• The evening news is bad, both on the TV and in my world.

Our churches reflect this also.

  • Attendance is low on this Sunday--we call it low Sunday.
  • The choir takes the Sunday off, depleted from all the holiday singing.
  • Those who do show up for worship are exhausted from all the merrymaking.
  • And the credit card statements start arriving in the mail.

Yet Simeon and Anna are joyous. Their long-awaited dreams have come true. Why don't I feel that way? This is not isolated to my supposition about Simeon and Anna. We see it throughout the Bible. The clearest example of this is Thomas--Doubting Thomas--the disciple of Jesus. He is the clear picture of the doubting side of faith. You will remember he was absent when Jesus made his first appearance to the disciples after the resurrection. He is the ancestor of the absentee. He expressed his feelings clearly. He felt that Jesus could not have been alive; however, when he later saw Jesus at subsequent appearances to the disciples, he believed. The first step toward doubt is to absent yourself from the people of God; in brief, it's to skip church.

When God spoke to Elijah on the slopes of Mt. Sinai, Elijah was urged to reunite himself with the faithful of Israel in order to cure his doubt.

Recently our family enjoyed a cookout in our backyard, and I was the designated cooker. I went out early to man the grill and to get the fire started so that when the grandchildren arrived there would be little delay in eating. I put all the charcoal together and applied the fire to them. I was having reasonable success when I noticed a couple of coals that never did burn well. Inadvertently, they had been separated from the pile of charcoal in the middle of the grill. Because they could not receive the heat from the fire, their glow was beginning to leave them. We cannot be as close to God being away as we can being near to God's people. It is not by accident that we are connected to the family of faith at church.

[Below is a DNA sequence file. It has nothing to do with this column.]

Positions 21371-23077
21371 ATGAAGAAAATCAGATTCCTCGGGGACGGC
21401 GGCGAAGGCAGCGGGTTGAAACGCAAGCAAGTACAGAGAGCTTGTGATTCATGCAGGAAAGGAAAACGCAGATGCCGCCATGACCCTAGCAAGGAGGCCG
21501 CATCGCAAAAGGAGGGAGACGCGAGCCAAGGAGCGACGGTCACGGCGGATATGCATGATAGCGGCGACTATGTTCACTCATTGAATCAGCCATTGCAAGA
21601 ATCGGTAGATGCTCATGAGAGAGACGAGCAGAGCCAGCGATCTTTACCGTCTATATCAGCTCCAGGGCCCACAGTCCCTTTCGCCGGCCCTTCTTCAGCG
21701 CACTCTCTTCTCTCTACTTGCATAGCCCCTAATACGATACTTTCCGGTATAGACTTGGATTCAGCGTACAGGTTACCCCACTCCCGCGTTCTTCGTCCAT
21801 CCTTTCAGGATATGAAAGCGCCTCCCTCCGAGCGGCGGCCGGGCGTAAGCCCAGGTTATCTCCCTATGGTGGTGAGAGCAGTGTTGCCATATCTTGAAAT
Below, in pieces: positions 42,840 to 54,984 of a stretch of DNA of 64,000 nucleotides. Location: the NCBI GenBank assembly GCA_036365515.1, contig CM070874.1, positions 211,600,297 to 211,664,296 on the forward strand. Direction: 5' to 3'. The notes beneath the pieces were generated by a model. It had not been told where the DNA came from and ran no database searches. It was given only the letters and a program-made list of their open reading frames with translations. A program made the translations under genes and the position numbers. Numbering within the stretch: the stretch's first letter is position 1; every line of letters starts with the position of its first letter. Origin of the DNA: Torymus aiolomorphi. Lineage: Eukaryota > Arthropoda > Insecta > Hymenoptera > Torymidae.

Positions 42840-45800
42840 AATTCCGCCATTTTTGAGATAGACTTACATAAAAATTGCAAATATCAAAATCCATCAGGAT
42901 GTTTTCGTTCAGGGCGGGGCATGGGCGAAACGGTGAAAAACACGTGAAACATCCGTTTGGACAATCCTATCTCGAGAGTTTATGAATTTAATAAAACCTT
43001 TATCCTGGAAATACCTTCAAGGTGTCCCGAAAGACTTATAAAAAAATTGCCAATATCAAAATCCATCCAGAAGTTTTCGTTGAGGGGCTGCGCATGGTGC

I have come to the conclusion that our beliefs are more attached to our moods than we care to admit. Doubt is more an emotion than an intellectual exercise. Doubt is influenced by our experiences and by the way we feel about life. Frankly, some people go to doubt because it's a good place to hide. As long as we can live in the house of doubt, we do not have to take responsibility for many of our actions or to make a positive contribution to this world.

Several years ago I spoke on a university campus; and when I had finished speaking, a young man accosted me in the hall.

He said, "I don't like what you said in there."

I asked him to tell me the part he didn't like.

He replied, "Actually, I didn't hear you. I just don't like preachers." (You know, I agreed that I had some trouble with preachers too.)

I asked, "What are you?"